Read the passages aloud. Listen to the cadence, the rhythm of the words. Look for character, place, time, mood, and foreshadowing. Notice words that pique your interest.

While reading the beginning lines of one of your favorites, ask yourself questions about each individual passage. Why this character? Why this location? Why now? How does it make me feel?

Then return to your manuscript. Look for what it has in common with your favorite books. Strength those things and I’ll bet you will have a much stronger beginning. In fact, you may even craft first lines that your reader will favorite.

Thank you for reading. I’d love to hear from you. Won’t you share examples of authors making first impressions with first lines?

Do the Pros Measure Up to the Lucky 7 Meme?

I had a lot of fun with the Lucky 7 Meme that swept through the blogosphere not too long ago, but it made me think. Would the blogging game work for published work?  In other words, do the Pros measure up? Remember, you go to page 77, down 7 lines, and share 7 lines or paragraphs. Granted, the page numbers and line numbers would be different than on manuscript pages, but I could not let it go. I had to see how some of my favorites measured up. So, for this post, I chose five different science fiction books one each by Frank Herbert, Orson Scott Card, Madeleine L’Engle, Dean R. Koontz, and Margaret Atwood.

Cover of Dune by Frank Herbert,
Dune by Frank Herbert

“There are men in the great hall say they’ve been sent by the Duke to get young master Paul,” Mapes said. “They’ve the ducal signet and the guard has identified them.” She glanced at the door, back to Jessica.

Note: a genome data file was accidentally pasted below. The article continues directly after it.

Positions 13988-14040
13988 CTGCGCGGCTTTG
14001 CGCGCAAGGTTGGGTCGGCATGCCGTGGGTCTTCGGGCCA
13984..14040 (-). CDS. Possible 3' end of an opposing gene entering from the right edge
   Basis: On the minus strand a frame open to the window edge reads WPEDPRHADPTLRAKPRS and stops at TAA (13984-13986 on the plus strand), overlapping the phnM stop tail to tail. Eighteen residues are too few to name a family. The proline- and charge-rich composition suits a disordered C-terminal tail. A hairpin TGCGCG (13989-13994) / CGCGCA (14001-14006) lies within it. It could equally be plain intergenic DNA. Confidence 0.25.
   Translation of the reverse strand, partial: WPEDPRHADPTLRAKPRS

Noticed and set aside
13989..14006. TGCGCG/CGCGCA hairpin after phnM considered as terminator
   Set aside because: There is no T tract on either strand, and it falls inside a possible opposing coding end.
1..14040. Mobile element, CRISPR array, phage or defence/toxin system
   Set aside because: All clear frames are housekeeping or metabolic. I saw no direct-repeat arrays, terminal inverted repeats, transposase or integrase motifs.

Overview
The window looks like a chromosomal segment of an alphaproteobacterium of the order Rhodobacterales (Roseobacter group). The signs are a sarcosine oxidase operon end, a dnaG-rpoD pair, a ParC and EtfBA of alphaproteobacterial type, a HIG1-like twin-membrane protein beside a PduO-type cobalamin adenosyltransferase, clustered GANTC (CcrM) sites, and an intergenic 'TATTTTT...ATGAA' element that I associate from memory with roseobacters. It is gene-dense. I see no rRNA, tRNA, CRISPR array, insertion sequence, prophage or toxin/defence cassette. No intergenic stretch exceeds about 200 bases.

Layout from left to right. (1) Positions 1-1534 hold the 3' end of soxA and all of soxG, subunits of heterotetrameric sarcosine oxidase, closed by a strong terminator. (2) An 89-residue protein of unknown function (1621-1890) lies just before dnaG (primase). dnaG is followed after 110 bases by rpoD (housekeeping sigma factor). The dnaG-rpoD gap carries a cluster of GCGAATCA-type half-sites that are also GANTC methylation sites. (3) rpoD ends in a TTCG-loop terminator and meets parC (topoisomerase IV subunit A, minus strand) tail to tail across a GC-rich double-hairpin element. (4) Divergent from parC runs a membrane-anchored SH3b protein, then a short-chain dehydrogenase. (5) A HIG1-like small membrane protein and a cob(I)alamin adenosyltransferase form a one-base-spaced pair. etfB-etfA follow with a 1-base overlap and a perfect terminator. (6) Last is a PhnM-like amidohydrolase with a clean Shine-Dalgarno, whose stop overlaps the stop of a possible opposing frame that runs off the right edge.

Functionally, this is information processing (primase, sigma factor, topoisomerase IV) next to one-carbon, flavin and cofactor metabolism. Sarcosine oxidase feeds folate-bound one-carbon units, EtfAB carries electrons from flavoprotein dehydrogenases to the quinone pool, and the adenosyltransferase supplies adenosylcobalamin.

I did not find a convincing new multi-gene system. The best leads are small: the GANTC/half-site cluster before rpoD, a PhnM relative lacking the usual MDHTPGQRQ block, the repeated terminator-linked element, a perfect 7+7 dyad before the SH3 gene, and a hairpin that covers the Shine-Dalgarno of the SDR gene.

A cautious one, this Mapes, Jessica thought. That’s a good sign.
“He’s in the fifth room from this end of the hall, the small bedroom,” Jessica said. “If you have trouble waking him, call in Dr. Yueh in the next room. Paul may require a wakeshot.”

Ender’s Game by Orson Scott Card

Ender wanted to hit them, to throw them in the brook. Instead, he walked into the forest. He found a path, which soon became an ancient brick road, much overgrown with weeds but still useable. There were hints of possible games off to either side, but Ender followed none of them. He wanted to see where the path led.
It led to a clearing, with a well in the middle, and a sign that said, “Drink, Traveler.”

A Wrinkle In Time by Madeleine L’Engle

Her heart tried to beat; it gave a knifelike, sideways movement but it could not expand.
But then she seemed to hear a voice, or if not a voice, at least words, words flattened out like printed words on paper, “Oh, no! We can’t stop here! This is a two-dimensional planet and the children can’t manage here!”

The Watchers by Dean R. Koontz

After finishing the job at the Yarbeck house, he had screwed a fresh silencer onto the barrel, one of the new short ones that, thanks to the high-tech revolution, was half the length of the older models. He set the gun aside.
He had a six-inch switchblade knife. He put it in the right front pocket of his trousers.
When he had wound the wire garotte into a tight coil, he tucked it into the left inside pocket of his jacket.

The Handmaid’s Tale by Margaret Atwood

I’m taken to the doctor’s office once a month, for tests: urine, hormones, cancer smear, blood tests; the same as before, except that now it’s obligatory.
The doctor’s office is in a modern office building, we ride up the elevator, silently, the Guardian facing me. In the black-mirror wall of the elevator, I can see the back of his head. At the office itself, I go in; he waits, outside in the hall, with the other Guardians, on one of the chairs placed there for that purpose.

That was fun! Now for the hard part.

Do The Pros Measure Up?

What do these widely different novel excerpts have in common with one another? One thing I can see is that each has a very strong viewpoint. Another interesting point is that each viewpoint character is doing something, acting on something. And I am very happy to say, I think my seven lines compare favorably to theses.

What do you see that these excerpts have in common? Do you think they pass the Lucky 7 Meme test?

Everyone has incredibly busy lives. So please know that you’ve made my day by taking the time to read my post. And when you take the extra time to comment below, I am tickled and honored that you chose to spend precious minutes with me. Thank you!